March 8 marks International Women’s Day and around the world celebrations are taking place to highlight the social, economic, cultural and political achievements of women. Many different groups are behind the organization of the day, with the United Nations often an important force behind promoting the event.
The day has its roots back in the early 1900s, according to the official International Women’s Day website, when in 1908, “15,000 women marched through New York City demanding shorter hours, better pay and voting rights”.
According to the website, International Women’s Day is an official holiday in: “Afghanistan, Armenia, Azerbaijan, Belarus, Burkina Faso, Cambodia, China (for women only), Cuba, Georgia, Guinea-Bissau, Eritrea, Kazakhstan, Kyrgyzstan, Laos, Madagascar (for women only), Moldova, Mongolia, Montenegro, Nepal (for women only), Russia, Tajikistan, Turkmenistan, Uganda, Ukraine, Uzbekistan, Vietnam and Zambia”.
In some countries, the day is marked with men giving gifts and well-wishes to their sisters, mothers, female friends and colleagues. Women often received flowers or small presents. Around the world, the day is also marked with events to celebrate women, such as festivals, rallies and speeches.
In New York, UN Women’s HeForShe campaign launched an arts week across the city to coincide with International Women’s Day. The event will run until 15 March and will feature theatre, ballet, museum events and more to highlight the work of UN Women. The HeForShe campaign “ invites men and boys to build on the work of the women’s movement as equal partners, crafting and implementing a shared vision of gender equality that will benefit all of humanity”, according to a press release.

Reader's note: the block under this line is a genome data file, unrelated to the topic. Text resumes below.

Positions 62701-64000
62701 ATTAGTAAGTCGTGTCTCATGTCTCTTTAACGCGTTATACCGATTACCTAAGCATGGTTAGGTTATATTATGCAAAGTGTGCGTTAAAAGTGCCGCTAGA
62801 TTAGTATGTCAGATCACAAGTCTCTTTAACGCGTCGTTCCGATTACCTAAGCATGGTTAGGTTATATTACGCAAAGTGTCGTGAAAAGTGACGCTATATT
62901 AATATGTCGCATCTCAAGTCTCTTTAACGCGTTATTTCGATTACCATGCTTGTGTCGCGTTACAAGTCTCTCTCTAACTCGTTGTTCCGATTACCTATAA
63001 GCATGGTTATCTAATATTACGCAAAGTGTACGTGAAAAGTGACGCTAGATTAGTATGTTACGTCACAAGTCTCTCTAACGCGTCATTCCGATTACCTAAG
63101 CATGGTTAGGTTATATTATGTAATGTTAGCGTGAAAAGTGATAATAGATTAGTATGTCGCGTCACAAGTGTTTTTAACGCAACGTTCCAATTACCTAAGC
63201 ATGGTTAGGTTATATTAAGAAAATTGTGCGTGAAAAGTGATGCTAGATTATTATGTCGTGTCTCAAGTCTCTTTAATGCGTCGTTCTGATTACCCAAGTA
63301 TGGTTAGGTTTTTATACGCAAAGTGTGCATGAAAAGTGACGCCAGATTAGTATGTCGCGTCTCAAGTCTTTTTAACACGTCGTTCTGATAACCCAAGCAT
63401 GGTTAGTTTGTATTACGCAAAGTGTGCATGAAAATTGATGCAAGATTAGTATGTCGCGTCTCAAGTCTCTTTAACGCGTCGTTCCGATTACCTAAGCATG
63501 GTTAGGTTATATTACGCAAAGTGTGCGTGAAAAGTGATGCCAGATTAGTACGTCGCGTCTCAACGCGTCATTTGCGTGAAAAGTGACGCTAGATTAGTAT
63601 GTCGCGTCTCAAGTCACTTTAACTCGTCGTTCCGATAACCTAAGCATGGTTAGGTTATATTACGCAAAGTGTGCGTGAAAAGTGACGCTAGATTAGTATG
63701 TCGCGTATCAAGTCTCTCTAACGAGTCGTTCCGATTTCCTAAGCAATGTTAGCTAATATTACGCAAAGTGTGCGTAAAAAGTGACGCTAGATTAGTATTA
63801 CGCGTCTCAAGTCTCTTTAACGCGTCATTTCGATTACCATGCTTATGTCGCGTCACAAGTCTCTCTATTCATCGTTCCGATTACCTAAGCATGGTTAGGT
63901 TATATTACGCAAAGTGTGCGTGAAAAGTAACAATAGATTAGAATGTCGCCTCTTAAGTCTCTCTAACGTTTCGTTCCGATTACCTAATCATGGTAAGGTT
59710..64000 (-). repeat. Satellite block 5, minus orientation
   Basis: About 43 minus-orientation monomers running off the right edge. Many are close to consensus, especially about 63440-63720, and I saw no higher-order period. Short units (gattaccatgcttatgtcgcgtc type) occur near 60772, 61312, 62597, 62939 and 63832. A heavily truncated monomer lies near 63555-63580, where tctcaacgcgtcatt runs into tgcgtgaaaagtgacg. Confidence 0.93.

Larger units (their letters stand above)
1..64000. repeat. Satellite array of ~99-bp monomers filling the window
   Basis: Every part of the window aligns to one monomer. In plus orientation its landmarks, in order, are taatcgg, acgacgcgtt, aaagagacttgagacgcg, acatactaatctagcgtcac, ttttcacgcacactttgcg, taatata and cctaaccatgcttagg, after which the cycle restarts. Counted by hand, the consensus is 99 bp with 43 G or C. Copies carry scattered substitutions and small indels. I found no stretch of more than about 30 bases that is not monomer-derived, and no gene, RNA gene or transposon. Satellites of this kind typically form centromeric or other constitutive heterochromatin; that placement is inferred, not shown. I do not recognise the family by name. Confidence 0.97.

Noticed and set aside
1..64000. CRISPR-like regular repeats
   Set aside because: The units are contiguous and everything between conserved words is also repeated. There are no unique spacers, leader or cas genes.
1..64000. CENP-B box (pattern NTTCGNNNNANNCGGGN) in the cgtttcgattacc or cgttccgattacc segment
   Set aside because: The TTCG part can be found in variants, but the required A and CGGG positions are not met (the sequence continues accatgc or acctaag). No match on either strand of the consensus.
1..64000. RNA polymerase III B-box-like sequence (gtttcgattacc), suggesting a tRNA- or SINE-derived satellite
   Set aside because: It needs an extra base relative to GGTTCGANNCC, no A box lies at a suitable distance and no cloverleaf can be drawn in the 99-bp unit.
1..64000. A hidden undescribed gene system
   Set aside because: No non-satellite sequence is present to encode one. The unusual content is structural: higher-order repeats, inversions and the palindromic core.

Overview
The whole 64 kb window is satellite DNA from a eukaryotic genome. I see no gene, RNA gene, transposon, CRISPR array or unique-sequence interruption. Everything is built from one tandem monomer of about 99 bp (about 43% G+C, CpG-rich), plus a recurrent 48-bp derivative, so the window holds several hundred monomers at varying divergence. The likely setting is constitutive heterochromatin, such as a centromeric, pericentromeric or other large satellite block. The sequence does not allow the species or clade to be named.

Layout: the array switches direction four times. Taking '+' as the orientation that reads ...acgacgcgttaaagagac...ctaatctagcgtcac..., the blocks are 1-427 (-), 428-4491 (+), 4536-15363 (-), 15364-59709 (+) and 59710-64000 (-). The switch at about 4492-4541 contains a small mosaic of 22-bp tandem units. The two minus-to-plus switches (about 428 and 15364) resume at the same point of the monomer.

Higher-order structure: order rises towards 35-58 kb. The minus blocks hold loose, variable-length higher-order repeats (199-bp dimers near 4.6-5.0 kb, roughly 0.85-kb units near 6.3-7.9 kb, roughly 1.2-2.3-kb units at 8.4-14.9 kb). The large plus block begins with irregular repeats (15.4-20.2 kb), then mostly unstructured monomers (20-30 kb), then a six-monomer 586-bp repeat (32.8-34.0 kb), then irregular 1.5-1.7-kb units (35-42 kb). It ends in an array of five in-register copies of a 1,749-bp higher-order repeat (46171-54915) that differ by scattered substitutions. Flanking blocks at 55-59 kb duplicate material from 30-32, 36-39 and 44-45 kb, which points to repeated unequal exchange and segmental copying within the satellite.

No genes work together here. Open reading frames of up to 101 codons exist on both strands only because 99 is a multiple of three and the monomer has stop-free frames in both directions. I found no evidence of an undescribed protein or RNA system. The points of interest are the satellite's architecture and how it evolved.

In London, the WOW Women of the World festival will be held at the Southbank Centre. The festival celebrates women and girls and “looks at the obstacles that stop them from achieving their potential”, according to the website. Events include talks, debates, live music, comedy, workshops and more.
Air India is marking 8 March with 22 flights featuring all-female crews. On 6 March, the airline announced that a New Delhi to San Francisco flight would feature all female staff, in the cabin and the cockpit, for the 17 hour journey. The journey was celebrated with a sand sculpture tribute from artist Sudarsan Pattnaik.
The Scotsman newspaper in Scotland marked the day with a re-branded edition of its paper, changing the name on its masthead to The Scotswoman. The paper features stories that “celebrates as well as analyses the social, economic, cultural and political achievement of women”, and were decided on by the women on the staff in all sections of the paper. It also features contributions from the leaders of three of Scotland’s political parties: First Minister Nicola Sturgeon; Labour leader Kezia Dugdale; and Conservative leader Ruth Davidson.
In Australia, Melbourne has announced will be the first city in the country to create a street-crossing light with a woman featured on a pedestrian signal. The City of Yarra, a local council area in the city, unveiled its plan in time for International Women’s Day. The silhouette will be of Mary Rogers, the first female councillor to serve local government in Victoria State. She was elected in 1920. The signs will be built later this month and lights will be unveiled in May.
Guinness World Records marked the day by featuring five women who broke records in the past year on its website. The post featured tennis champion Serena Williams, the highest-earning female gamer Kat Gunn, and MMA fighter Ronda Rousey. It also featured two intrepid travellers: Angela Vorobeva from Russia, who became the oldest woman to climb Mount Kilimanjaro in Tanzania on 29 October; and Tuedon Omatsola Morgan of Nigeria, who set a record for the fastest time for a female to run a half marathon on each continent and the North Pole.